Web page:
A scanning electron microscope image of sodium-embedded carbon reveals its nanowall structure and pores. Image: Yun Hang Hu, Michigan Tech.
A scanning electron microscope image of sodium-embedded carbon reveals its nanowall structure and pores. Image: Yun Hang Hu, Michigan Tech.

A little sodium goes a long way, or at least it does for carbon-based energy technologies. In a paper in Nano Letters, a research team led by Yun Hang Hu, professor of materials science and engineering at Michigan Technological University, reports that embedding sodium in carbon materials can tremendously improve electrodes. This follows their creation of a brand-new way to synthesize sodium-embedded carbon nanowalls, which had previously been purely theoretical.

High electrical conductivity and a large accessible surface area, which are required for ideal electrode materials in energy devices, tend to be mutually exclusive in current materials. Amorphous carbon has low conductivity but a large surface area, while graphite has high conductivity but a low surface area. Three-dimensional graphene has the best of both properties – and the sodium-embedded carbon invented by Hu and his team is even better.

"Sodium-embedded carbon's conductivity is two orders of magnitude larger than three-dimensional graphene," Hu says. "The nanowall structure, with all its channels and pores, also has a large accessible surface area comparable to graphene."

These sodium-embedded carbon nanowalls are different from metal-doped carbon, where the metals are on the surface of the carbon and easily oxidized; embedding a metal in the actual carbon structure helps to protect it. To make such a dream material, Hu and his team had to develop a new process, which uses a temperature-controlled reaction between sodium metal and carbon monoxide to create a black carbon powder that traps sodium atoms. Furthermore, in collaboration with researchers at the University of Michigan and the University of Texas at Austin, they confirmed that the sodium was embedded inside the carbon instead of being merely on the surface. The team then tested the material in several energy devices.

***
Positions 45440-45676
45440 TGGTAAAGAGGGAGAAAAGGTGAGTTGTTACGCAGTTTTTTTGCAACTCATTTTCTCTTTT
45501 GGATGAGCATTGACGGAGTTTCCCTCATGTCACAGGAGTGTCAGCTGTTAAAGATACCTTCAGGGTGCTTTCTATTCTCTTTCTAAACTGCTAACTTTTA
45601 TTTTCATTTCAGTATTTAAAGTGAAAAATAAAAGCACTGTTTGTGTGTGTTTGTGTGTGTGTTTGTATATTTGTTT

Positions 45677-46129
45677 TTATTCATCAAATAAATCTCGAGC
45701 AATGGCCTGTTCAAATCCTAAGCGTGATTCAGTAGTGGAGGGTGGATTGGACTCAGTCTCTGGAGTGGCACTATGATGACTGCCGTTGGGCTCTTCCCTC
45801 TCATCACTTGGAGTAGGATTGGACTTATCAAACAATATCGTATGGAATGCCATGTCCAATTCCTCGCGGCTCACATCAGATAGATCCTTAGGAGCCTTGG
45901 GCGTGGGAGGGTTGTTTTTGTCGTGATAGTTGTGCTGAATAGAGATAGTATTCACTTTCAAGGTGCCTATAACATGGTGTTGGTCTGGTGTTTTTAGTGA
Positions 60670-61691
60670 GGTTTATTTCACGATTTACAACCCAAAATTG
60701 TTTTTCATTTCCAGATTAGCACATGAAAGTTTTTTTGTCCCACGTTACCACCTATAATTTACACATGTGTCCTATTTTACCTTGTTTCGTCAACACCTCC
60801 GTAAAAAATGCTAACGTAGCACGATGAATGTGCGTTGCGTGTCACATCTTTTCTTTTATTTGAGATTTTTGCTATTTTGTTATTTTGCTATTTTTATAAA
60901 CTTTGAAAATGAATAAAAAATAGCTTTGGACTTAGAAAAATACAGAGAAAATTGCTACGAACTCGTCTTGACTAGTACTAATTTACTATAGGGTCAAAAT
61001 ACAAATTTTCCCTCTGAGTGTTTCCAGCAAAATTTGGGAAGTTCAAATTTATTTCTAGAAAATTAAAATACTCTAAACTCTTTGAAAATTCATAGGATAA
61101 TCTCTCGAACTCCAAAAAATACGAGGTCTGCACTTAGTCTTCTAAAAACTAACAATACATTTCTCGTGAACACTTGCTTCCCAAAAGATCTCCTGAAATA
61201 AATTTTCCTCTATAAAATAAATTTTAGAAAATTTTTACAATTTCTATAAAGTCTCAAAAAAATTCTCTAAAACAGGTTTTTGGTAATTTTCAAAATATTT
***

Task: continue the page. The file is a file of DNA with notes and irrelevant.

In dye-sensitized solar cells, every tenth of a percent improvement in the conversion efficiency counts in making devices more commercially viable. In this study, a platinum-based solar cell reached a power conversion efficiency of 7.89%, which is considered standard. In comparison, a solar cell containing Hu's sodium-embedded carbon as an electrode reached efficiencies of 11.03%.

Supercapacitors can accept and deliver charges much faster than rechargeable batteries and are ideal for cars, trains, elevators and other heavy-duty equipment. The power of their electrical punch is measured in farads (F); the material's density, in grams, also matters.

Activated carbon is commonly used for supercapacitors; it packs a 71F/g punch. Three-dimensional graphene has more power, at 112F/g. Sodium-embedded carbon knocked them both out of the ring with 145F/g. Plus, after 5000 charge/discharge cycles, the material retained a 96.4% capacity, indicating that the electrode is highly stable.

According to Hu, innovation in energy devices is in great demand. He sees a bright future for sodium-embedded carbon and the improvements it offers in solar cells, batteries, fuel cells and supercapacitors.

This story is adapted from material from Michigan Technological University, with editorial changes made by Materials Today. The views expressed in this article do not necessarily represent those of Elsevier. Link to original source.